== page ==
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Articles by Mike Hoyt | Email the Author

Q & A: New CJR Publisher Cathryn Cronin Cranston

The former Harvard Business Review publisher talks about her plans for CJR’s future

The Columbia Journalism Review (CJR) announced today (PDF) that Cathryn Cronin Cranston, former publisher of the Harvard Business Review, has... More

Editor’s Notebook: Journalism Criticism in German

How Germany approaches the media beat

This is the first in a series of occasional columns by CJR’s editor, Mike Hoyt. In late April, two of... More

An Unfortunate Analogy

In Howard Kurtz’s Monday Media Notes column in The Washington Post today comes word that the Church of Scientology has... More

Holly Yeager is CJR’s first Peterson Fellow

The Columbia Journalism Review is pleased to announce the appointment of Holly Yeager as its first Peterson Fellow, covering news... More

Steve Lovelady, Editor

Campaign Desk’s founding editor dies at sixty-six

Steve Lovelady, who helped launch the Columbia Journalism Review into the digital realm after a stellar career as a serious... More

Test Mike

Test subhed

Now is the time for all good men to come to the aid of their country. More

Ackman, Grueskin, Madrick, Morgenson, Starkman On One Stage

Audit Readers, If we do say so ourselves, this was a great panel on where business journalism goes from here.... More

My O’Reilly Ambush

A CJR editor’s unexpected interview

My usual bus-stop companions are an Irish man with an interesting cap and a tall young Indian woman with a... More

My Mother’s Obit

A son reconsiders the hometown paper

A few days before she died in January my mother asked me to write her obit. She had her practical... More

ABC’s Dispiriting Debate

What’s the point of rolling in the mud?

A person who would pay close enough attention to all the debates between Hillary Clinton and Barack Obama to rate... More

Martin in the Morning

I guess I missed the discussion with Douglas Brinkley, the historian, and with with Sister Louise D. Patterson, wife of... More

AJR’s Troubles

And what CJR really thinks about them

The news that our colleague and competitor, the American Journalism Review, is on thin financial ice this year is bad... More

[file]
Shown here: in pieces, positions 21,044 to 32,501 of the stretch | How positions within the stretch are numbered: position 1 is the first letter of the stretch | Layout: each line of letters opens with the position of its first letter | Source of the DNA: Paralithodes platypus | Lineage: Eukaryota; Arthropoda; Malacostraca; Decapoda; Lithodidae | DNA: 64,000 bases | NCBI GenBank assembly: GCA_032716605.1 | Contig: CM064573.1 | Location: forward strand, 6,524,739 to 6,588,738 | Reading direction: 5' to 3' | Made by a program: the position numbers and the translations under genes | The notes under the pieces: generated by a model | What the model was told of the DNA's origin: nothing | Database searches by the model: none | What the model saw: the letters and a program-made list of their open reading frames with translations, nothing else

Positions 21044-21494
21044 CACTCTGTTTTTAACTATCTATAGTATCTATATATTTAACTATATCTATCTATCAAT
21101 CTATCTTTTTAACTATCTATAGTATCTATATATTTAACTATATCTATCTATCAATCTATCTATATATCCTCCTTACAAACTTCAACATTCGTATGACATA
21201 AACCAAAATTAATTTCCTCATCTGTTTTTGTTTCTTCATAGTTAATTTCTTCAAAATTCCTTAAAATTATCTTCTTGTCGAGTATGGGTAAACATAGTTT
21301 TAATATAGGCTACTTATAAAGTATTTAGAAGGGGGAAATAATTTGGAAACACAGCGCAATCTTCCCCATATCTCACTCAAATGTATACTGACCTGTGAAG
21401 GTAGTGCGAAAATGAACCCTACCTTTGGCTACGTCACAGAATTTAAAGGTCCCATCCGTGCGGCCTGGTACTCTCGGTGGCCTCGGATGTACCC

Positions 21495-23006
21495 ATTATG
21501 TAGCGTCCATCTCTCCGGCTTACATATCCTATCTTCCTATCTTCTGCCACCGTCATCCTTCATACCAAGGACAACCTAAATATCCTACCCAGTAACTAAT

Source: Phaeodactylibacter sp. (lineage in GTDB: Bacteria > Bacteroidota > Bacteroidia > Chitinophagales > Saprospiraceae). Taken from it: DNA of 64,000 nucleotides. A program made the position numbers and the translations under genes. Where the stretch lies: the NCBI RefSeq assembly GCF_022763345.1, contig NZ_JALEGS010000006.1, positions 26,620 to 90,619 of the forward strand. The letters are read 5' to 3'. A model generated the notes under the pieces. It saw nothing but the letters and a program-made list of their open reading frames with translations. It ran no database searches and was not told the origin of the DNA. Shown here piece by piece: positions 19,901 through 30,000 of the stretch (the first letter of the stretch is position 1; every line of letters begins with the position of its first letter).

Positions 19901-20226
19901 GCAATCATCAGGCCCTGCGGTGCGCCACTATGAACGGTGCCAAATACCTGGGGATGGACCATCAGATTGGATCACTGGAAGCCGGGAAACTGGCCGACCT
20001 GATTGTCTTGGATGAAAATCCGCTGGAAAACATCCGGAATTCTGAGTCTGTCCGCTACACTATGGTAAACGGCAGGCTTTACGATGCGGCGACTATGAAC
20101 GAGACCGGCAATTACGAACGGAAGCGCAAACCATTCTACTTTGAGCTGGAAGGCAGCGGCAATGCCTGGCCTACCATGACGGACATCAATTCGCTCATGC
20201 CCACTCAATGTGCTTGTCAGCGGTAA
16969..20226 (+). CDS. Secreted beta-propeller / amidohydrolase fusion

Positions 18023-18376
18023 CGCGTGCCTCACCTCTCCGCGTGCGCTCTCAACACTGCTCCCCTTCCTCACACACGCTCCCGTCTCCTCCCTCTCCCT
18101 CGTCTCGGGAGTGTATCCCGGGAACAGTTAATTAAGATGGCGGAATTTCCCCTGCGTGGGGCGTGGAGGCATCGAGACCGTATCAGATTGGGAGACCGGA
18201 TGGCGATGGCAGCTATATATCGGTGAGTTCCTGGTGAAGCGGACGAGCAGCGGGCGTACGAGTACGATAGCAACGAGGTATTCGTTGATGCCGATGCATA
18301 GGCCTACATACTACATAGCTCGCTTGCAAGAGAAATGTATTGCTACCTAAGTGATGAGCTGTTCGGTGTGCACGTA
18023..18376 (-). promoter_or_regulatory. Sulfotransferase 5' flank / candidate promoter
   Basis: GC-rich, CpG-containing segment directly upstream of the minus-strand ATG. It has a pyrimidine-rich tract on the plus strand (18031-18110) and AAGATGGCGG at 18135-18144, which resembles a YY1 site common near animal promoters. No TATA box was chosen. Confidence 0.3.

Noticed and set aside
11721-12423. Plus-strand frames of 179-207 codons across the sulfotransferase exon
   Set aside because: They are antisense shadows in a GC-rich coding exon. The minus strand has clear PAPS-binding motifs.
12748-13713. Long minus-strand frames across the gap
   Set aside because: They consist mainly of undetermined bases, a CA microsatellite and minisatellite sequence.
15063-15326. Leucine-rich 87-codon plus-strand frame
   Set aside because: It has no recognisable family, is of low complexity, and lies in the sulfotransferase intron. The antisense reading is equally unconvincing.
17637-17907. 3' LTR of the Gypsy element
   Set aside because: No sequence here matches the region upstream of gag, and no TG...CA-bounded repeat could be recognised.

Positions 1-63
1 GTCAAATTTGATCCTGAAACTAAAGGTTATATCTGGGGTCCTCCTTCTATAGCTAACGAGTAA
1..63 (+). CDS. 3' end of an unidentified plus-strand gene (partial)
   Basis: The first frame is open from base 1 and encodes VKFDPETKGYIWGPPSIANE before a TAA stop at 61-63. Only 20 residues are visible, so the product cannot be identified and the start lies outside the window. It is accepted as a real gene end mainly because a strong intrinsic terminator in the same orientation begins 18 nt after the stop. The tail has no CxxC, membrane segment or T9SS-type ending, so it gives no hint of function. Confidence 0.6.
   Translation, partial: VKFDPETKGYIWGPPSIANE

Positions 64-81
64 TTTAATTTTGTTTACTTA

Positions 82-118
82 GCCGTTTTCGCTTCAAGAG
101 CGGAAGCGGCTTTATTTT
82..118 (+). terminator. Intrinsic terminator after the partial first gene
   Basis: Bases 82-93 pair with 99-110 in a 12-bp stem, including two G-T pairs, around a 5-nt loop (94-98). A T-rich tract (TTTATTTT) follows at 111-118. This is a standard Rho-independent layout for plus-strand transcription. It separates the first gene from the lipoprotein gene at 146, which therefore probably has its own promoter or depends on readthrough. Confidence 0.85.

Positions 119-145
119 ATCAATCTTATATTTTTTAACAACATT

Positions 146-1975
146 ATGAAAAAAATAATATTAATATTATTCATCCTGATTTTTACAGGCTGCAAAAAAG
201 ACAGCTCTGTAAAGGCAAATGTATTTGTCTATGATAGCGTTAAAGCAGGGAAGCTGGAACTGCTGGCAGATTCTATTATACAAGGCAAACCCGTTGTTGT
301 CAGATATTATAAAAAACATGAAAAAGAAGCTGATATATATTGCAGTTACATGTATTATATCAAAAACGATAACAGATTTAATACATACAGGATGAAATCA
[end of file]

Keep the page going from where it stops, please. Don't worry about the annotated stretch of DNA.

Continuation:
The Rupert Watch

How to read The Wall Street Journal now

Well, they were not the Chandlers of Los Angeles, who couldn't sell their journalistic birthright fast enough. Nor were they... More

My Mother’s Obit

A son reconsiders the hometown paper

A few days before she died in January my mother asked me to write her obit. She had her practical... More

Defining Bias Downward: Holding Political Power to Account Is Not Some Liberal Plot

Reed Irvine, the energetic liberal-bias hunter who died November 16 at eighty-two, wasn't always wrong. Irvine founded Accuracy in Media,... More

When a Media Company Runs Amok

It's time for our first annual Ben Bagdikian Media Monopoly Award. Who or what has done the most to curb... More

Stop trolling your readers - We know you’re only doing it for clicks

Des Moines Register prepares for a ‘very stressful’ newsroom restructuring - Editor Amalie Nash speaks on turnover, transformation, and a virtual reality adventure

PBS pulls ads from Harper’s Magazine after critical essay - Piece argues public broadcaster has fallen under the sway of political influence and outside money

Should all journalists be on Twitter? - Reasons to take up or forgo the 140-character platform

The Tennessean is borrowing reporters from other Gannett papers - Music columnist Peter Cooper is latest journalist to part ways with Nashville paper


Ben Bradlee, 93 (WaPo)

“From the moment he took over The Post newsroom in 1965, Mr. Bradlee sought to create an important newspaper that would go far beyond the traditional model of a metropolitan daily”

I’m a black journalist quitting media because I’m sick of racism (TNR)

“Among the challenges that make racism so difficult to fix, and so odiously constant, is that white people often don’t even recognize when they’re saying or doing something that cuts their black colleagues to the bone”

High Times hits middle age (NYMag)

After 40 years, every issue still features a weed centerfold

Lawmakers on why they’re mired in place (Esquire)

Mark Warren “spoke with 90 members of the House and Senate about what’s gone so wrong in Congress. Sometimes it got a little emotional.”

Bloggingheads

Greg Marx discusses democracy and news with Tom Rosenstiel of the American Press Institute

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